Philadelphia — When discussing public-private partnerships, the dominant portion of the discussion largely focuses on the physical execution of the development — from the planning period, to construction and on-time delivery. Equally crucial to a successful P3 development is what happens after the doors are open and students have arrived to move into their homes away from home.
Last month’s InterFace On-Campus Housing conference in Philadelphia brought together a panel of experts on the subject moderated by Kelly Young, director of operations and development at Bluffstone.
The panel’s first topic began with the question of when the operations and residence life team would like to be a part of the conversation as it pertains to a new P3 development.
“I want to be there the first day that everyone is at the table,” said Marilyn Tyus, housing director at the University of Michigan. “One of the challenges we have found as we’ve started to deal with P3s and the administration is that residential life is not at the table until further down the road. I think the information that the residence life staff can bring to the table needs to be there on the very first day.”
“I think part of the challenge is the chasm between private developers and very traditional on-campus housing folks,” said TJ Logan, the associate vice president for student affairs at Temple University. “There’s often a gap in terms of knowledge and understanding and this thought that P3s are the evil, bad guy. Until we gain a greater understanding, we’re not going to make our way to that table fast enough to be able to have those conversations early.”
Of the discussions that need to be had with residence life at the early stages of a P3 development, what responsibilities need to be retained by the university tops the list. “There are some responsibilities that the university just needs to retain,” said Tyus. “Safety and security — we need to control that. Data and bandwidth is another responsibility that needs to be retained by the university. We can’t have the living conditions different in a P3 development versus the rest of the campus because some students are going to question why they don’t have as many amenities or a certain administration. The flexibilities and inflexibilities need to be on the table early on.”
“From where we all sit, we all have the same mission — student success,” said Young. “It’s safe environments for learning and living.” When it comes to delivering this environment, a lot of different aspects of residence life and programming are at play.
“An overarching theme of engagement needs to be present everywhere,” said Adam Scarbro, director of residence life and customer care at Landmark Properties. “The building needs to engage with the students, and the events and programming at the property need to engage with the students. If you’re looking at an educational focus or learning community focus — regardless of style — the engagement of the student should be constant until they lay their head down and rest. We can weave this into the design, operation and staff — getting them to understand, along with their core job responsibilities of maintaining the property, that they have an opportunity and engagement level that is far beyond. That is the gift of the job.”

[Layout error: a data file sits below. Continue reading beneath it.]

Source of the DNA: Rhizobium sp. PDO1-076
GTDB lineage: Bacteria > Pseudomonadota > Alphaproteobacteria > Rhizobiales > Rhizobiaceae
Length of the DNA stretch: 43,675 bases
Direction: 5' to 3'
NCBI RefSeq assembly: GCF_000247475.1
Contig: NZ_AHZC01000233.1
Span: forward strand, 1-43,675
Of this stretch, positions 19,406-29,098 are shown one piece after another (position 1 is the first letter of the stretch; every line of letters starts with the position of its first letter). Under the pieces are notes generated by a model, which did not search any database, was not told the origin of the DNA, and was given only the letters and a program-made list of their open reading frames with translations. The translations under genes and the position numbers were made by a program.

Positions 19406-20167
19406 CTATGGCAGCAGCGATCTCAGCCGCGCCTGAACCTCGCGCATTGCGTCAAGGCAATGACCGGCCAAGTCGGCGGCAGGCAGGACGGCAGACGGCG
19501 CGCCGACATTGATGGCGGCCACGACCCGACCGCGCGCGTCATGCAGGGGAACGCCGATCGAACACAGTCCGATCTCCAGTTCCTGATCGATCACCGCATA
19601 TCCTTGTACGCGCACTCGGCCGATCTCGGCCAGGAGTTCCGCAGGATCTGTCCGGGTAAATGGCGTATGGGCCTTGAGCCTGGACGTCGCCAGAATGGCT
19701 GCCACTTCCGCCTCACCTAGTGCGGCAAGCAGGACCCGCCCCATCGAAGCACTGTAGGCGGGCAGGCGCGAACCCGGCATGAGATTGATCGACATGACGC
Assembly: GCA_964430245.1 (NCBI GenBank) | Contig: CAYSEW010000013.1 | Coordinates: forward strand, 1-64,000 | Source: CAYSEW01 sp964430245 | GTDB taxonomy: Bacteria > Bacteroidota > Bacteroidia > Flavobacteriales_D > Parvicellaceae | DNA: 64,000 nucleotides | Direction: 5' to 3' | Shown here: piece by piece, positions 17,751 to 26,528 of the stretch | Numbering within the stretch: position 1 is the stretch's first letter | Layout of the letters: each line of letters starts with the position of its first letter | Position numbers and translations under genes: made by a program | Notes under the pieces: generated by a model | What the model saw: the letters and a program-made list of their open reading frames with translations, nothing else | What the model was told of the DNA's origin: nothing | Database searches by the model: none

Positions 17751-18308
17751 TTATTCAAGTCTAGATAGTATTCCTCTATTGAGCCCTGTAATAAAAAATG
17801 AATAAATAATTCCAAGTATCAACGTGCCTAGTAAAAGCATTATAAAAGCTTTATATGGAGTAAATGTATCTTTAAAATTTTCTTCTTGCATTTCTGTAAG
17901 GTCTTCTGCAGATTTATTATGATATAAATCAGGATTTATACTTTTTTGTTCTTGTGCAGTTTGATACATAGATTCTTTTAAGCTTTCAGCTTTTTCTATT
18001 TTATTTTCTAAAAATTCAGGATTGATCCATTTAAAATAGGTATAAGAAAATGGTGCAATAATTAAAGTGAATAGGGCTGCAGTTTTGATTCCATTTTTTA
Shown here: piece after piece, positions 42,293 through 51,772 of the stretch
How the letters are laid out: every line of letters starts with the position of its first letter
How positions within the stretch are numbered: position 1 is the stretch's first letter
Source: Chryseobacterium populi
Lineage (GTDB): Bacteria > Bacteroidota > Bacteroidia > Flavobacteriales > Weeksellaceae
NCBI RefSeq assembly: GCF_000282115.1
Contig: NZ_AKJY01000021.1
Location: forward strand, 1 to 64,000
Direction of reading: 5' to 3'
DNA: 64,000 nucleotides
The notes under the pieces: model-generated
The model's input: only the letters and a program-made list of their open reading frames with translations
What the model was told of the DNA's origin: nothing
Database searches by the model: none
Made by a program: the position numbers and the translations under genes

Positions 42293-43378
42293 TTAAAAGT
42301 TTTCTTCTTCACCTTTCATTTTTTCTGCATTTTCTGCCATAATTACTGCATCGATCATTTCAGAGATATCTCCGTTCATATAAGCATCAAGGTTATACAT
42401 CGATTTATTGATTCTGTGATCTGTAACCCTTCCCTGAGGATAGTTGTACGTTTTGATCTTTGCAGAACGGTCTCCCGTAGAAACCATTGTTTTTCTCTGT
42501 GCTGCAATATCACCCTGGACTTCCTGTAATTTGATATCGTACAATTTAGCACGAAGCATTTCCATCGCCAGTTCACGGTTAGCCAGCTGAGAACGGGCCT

This engagement should reach every student at the property. “From a programming standpoint, trying to find something that reaches everyone is a little bit of a challenge, but those students that we don’t see more often, we’re really making an intentional approach to figuring out how to reach them,” said Courtney Redmond, regional director of RISE: A Real Estate Company. “You might have weekly gatherings, but being more intentional from the educational side with tutoring sessions or FASFA nights and helping students to really get ahead of things is important. We are an extension of the university, so constantly learning and teaching and training our residents is part of that as well.”
“From the approach of a toolkit that we give our programming colleagues, the era of big amenities might be over,” said Mike Selby, COO of University Student Housing LLC. “It’s about giving spaces and the tools to our programming partners so that they can achieve the engagement and the intentional targeting of student sub-populations that need to have programming opportunities. That’s the challenge that we have now — making sure that we are offering those types of spaces, whether it’s a theater that can be used for brown bag lunch and discussions or other sort of lecture-type activities. We want to address physical, mental and spiritual fitness.”
Understanding the mindset of the student population is integral to planning events and programming for everyone at your property. “One of the primary things that we need to first look at is do we understand the culture of the institution,” said Tyus. “It’s not cookie cutter — certain institutions need different types of engagement spaces, and if the conversation hasn’t occurred about what the culture is, then I think we might miss what the engagement needs to be. They need to be intentional, and we have to name it. The students have to know how to use it — they don’t know how to use it if they don’t know what it is. Space, in general, is very important. When we talk about building new facilities, the first thing we talk about is what engagement spaces are needed to make these buildings live and what the students would thrive in.”
Popular engagement spaces noted by the panelists include small rooms that allow for studying or small group meetings, soundproofed music rooms and specialized fitness spaces like yoga studios. Offering a variety of spaces in different sizes and designs, with and without designated purposes and technological components are also important to attracting students.
— Katie Sloan